Steven D. Levitt and Stephen J. Dubner are to blame for the global financial crisis.More seriously, Irwin exposes the book's errors on prostitution and drunk walking before taking on the climate issue:
See, back in 2005, they wrote "Freakonomics," a wildly successful book brimming with interesting stories about why incentives matter and how actions have unintended consequences. Indeed, incentives do matter, and actions (or publications) do have unintended consequences: Their book made economists around the world more inclined to come up with cute little analyses of the business of being a drug dealer or the impact of a first name on a child's success. And that distracted them, so they didn't notice the giant housing and credit bubbles that in hindsight were plain to see. A global collapse ensued.
Both of those problems are mild compared with the ones in the penultimate chapter, in which the authors bring their oh-so-clever approach to the climate debate. The standard strategy for preventing potentially catastrophic global warming, one advanced by an overwhelming consensus of climate scientists and environmental economists, is to put in place policies to reduce the amount of carbon dioxide humankind emits. That's apparently too conventional for Levitt and Dubner, who spend the vast majority of their chapter (with time taken out for potshots at Al Gore) examining the work of scientist/entrepreneur Nathan Myhrvhold's crew, a group that is exploring the idea of pumping sulfur into the upper atmosphere and other neat tricks that just may be cheaper, easier ways to combat global warming.This review follows closely after Elizabeth Kolbert's demolition of the book in the current New Yorker. Kolbert takes off from the Freakos' analysis of the 19th century New York horse manure crisis to conclude:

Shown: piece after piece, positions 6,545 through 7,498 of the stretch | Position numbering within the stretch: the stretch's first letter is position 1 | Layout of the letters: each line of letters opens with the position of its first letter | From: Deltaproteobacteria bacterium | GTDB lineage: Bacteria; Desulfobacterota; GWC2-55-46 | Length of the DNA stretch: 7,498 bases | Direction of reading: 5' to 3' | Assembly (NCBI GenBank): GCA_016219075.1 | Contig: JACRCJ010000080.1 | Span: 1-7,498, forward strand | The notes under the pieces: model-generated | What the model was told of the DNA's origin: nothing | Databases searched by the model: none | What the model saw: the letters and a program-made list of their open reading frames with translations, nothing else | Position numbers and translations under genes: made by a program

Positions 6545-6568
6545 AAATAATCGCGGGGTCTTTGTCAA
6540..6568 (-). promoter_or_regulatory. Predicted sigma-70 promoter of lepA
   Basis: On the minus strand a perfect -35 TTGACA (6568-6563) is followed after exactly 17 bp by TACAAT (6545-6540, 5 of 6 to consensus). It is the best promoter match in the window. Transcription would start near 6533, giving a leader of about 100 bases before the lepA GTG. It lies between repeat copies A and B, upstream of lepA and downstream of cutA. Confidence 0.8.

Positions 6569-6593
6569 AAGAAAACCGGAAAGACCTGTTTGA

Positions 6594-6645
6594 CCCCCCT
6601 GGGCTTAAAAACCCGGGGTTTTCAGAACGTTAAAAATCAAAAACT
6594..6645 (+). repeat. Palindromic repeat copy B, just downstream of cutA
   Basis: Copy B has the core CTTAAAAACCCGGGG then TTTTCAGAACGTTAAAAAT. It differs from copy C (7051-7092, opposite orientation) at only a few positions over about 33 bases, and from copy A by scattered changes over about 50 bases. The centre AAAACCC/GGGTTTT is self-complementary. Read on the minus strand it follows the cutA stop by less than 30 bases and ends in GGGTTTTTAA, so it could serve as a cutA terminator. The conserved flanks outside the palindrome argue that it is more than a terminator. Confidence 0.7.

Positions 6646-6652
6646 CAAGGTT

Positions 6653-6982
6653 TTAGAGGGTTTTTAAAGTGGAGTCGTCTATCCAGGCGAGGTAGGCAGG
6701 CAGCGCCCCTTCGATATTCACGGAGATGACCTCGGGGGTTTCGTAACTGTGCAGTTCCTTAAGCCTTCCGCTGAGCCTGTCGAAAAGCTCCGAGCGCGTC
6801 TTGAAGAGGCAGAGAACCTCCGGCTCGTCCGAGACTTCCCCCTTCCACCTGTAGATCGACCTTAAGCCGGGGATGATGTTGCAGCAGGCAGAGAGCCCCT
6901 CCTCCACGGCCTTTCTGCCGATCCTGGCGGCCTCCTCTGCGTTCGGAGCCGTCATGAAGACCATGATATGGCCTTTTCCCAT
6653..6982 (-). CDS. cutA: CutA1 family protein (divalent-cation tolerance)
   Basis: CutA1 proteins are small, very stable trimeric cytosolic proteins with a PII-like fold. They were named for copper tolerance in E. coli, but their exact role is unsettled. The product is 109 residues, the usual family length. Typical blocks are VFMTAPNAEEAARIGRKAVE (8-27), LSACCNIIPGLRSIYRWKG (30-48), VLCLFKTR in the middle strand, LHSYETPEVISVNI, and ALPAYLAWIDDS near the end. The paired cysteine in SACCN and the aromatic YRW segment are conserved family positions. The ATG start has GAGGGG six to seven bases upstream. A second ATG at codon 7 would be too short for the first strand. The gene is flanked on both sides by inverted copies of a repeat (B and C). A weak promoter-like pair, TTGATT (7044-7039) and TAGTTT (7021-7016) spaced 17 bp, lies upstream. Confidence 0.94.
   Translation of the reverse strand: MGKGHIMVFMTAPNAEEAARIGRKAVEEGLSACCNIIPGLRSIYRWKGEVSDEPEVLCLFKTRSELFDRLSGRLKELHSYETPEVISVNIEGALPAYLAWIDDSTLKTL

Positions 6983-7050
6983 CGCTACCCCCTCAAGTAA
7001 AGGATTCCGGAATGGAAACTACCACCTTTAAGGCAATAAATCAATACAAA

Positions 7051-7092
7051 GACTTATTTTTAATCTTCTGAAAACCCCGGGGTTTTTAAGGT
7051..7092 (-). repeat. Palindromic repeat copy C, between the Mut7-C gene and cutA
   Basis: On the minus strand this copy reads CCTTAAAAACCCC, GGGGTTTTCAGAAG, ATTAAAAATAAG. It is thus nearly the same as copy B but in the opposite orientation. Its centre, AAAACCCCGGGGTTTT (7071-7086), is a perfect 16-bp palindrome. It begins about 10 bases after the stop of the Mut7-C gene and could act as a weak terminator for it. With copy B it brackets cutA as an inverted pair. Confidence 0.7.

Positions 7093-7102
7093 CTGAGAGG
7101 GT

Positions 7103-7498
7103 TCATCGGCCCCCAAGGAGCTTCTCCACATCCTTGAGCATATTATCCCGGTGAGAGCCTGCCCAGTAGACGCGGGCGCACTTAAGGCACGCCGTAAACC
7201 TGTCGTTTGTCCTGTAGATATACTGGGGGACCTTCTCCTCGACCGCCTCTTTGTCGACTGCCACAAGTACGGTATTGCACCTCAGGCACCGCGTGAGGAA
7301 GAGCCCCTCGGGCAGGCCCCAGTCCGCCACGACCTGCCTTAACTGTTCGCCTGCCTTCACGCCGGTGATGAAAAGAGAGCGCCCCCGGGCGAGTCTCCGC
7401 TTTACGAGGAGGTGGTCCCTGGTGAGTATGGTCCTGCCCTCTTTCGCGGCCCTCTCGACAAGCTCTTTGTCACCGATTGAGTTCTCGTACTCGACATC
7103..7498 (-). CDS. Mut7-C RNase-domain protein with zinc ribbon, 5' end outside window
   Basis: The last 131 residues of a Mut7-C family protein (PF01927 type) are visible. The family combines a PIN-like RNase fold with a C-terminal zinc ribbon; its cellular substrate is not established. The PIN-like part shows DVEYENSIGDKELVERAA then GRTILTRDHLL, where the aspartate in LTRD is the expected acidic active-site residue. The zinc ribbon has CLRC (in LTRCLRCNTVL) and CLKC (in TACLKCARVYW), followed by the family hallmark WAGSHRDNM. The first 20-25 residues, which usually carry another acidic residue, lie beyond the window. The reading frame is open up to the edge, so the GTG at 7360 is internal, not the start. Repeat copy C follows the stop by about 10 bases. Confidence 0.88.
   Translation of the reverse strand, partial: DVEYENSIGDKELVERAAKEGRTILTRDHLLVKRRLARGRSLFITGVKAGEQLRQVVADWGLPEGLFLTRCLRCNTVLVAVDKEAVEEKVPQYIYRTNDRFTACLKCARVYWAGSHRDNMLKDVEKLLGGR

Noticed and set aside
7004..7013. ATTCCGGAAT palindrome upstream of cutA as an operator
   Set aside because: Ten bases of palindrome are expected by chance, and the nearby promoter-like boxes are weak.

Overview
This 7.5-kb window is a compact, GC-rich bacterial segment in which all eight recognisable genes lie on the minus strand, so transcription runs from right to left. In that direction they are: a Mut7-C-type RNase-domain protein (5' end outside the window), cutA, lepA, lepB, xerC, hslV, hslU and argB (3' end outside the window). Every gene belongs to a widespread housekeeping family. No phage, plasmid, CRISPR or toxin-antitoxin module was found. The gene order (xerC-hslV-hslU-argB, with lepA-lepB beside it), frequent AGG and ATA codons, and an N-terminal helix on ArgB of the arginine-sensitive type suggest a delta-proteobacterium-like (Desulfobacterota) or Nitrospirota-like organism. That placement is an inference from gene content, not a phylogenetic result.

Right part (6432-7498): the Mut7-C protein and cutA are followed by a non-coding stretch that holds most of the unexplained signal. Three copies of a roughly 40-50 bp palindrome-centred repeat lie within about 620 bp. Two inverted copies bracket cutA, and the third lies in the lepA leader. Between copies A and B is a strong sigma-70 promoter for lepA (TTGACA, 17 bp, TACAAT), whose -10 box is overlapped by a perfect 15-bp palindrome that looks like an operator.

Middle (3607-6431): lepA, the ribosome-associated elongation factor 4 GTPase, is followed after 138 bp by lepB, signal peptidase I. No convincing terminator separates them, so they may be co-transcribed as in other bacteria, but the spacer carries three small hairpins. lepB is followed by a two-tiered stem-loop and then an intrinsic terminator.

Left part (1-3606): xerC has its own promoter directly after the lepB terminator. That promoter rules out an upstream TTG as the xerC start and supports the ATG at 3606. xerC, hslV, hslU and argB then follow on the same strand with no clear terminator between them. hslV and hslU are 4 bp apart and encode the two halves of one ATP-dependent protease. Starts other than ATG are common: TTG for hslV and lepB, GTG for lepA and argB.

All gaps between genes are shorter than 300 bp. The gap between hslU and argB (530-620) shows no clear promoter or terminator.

It would be great if one of those schemes turns out to work. Fantastic, even. But Levitt and Dubner seem to simply presume that because one of them might work, Gore et al. are foolish to push to reduce emissions. It is like a family declining to save for college because their 10-year-old Little Leaguer with a decent arm may end up getting a full baseball scholarship.
To be skeptical of climate models and credulous about things like carbon-eating trees and cloudmaking machinery and hoses that shoot sulfur into the sky is to replace a faith in science with a belief in science fiction. This is the turn that “SuperFreakonomics” takes, even as its authors repeatedly extoll their hard-headedness. All of which goes to show that, while some forms of horseshit are no longer a problem, others will always be with us.Kolbert held an online discussion of the subject on November 11.